Claudication: Symptoms & Signs

Medically Reviewed on 5/11/2021

Claudication refers to pain or cramping felt in the lower leg due to inadequate blood flow to the muscles.

The main symptom of claudication typically is pain while walking that improves with rest. It is commonly referred to as "intermittent" claudication because it comes and goes. Other associated symptoms are reflective of the lack of blood flow to the leg and can include a

  • burning feeling in the legs,
  • cold feet,
  • a tired feeling in the legs and buttocks with walking, and
  • shiny, hairless, blotchy foot skin that may develop sores.

Often, the leg is pale when raised (elevated) and red when lowered.

Causes of claudication

The main cause of claudication is peripheral vascular disease, or peripheral artery disease. Peripheral artery disease (PAD) is caused by atherosclerosis, commonly known as "hardening of the arteries."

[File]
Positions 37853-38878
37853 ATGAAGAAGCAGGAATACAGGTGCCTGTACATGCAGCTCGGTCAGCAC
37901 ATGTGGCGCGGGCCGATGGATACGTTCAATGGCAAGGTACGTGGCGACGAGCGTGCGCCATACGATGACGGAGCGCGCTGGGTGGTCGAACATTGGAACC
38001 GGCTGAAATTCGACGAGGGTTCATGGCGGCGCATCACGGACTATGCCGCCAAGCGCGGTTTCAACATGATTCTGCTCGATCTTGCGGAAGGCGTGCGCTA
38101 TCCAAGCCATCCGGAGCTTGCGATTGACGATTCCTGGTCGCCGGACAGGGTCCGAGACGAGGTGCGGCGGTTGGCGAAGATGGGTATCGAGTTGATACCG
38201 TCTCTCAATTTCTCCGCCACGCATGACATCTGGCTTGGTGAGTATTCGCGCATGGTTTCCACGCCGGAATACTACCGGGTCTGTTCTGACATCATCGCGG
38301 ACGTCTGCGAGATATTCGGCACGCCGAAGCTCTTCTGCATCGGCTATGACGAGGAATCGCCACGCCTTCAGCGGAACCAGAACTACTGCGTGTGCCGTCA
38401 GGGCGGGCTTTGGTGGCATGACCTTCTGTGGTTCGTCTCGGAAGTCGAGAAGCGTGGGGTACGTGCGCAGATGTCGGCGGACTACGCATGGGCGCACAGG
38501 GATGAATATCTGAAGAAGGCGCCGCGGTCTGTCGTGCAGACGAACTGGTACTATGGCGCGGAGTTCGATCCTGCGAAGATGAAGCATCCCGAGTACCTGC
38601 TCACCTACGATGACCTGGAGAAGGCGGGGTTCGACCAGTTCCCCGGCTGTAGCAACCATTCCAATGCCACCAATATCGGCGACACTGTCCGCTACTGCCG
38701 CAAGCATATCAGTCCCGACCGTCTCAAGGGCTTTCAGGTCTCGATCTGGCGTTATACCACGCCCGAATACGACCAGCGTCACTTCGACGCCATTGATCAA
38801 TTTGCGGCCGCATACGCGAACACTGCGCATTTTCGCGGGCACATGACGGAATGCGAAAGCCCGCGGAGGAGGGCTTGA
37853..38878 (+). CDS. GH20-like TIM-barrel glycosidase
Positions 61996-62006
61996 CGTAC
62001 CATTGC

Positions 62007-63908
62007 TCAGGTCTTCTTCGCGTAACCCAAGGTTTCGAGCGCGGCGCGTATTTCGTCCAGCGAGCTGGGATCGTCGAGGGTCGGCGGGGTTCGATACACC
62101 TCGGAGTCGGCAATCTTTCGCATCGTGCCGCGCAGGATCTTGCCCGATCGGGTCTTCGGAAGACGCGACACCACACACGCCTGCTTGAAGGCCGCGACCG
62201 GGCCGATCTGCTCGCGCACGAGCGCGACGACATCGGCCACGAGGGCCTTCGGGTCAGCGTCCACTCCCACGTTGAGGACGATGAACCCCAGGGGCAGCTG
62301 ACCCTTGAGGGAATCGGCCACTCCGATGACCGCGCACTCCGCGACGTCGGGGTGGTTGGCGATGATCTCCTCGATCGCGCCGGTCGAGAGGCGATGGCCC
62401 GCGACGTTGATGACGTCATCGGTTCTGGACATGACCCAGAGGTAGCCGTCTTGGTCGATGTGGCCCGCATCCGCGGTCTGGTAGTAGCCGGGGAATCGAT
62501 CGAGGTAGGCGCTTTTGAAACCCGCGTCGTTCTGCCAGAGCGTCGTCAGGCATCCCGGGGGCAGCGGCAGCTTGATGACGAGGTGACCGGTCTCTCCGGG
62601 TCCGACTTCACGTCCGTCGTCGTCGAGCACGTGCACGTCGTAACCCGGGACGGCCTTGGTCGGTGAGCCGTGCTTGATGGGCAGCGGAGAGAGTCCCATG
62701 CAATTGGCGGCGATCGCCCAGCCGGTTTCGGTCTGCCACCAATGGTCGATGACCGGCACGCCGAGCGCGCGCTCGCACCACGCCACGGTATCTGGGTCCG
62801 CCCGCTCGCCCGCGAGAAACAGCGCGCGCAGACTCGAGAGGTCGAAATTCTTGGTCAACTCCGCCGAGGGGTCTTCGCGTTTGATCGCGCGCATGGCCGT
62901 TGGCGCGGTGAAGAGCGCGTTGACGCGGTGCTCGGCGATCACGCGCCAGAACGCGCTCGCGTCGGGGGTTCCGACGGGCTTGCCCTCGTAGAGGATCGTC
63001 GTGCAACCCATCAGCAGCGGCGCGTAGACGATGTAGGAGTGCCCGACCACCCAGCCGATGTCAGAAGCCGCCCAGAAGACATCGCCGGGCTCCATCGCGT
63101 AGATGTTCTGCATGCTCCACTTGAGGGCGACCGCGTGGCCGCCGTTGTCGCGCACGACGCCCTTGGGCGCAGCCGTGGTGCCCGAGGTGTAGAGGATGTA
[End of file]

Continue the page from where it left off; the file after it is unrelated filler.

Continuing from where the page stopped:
Other claudication symptoms and signs

  • Burning Feeling in the Legs
  • Cold Feet
  • Pain or Cramping in the Lower Leg
  • Pain While Walking That Improves with Rest
  • Shiny, Hairless, Blotchy Foot Skin That May Develop Sores
  • Tired Feeling in the Legs and Buttocks with Walking

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References
Jameson, J. Larry, et al. Harrison's Principles of Internal Medicine, 20th Ed. New York: McGraw-Hill Education, 2018.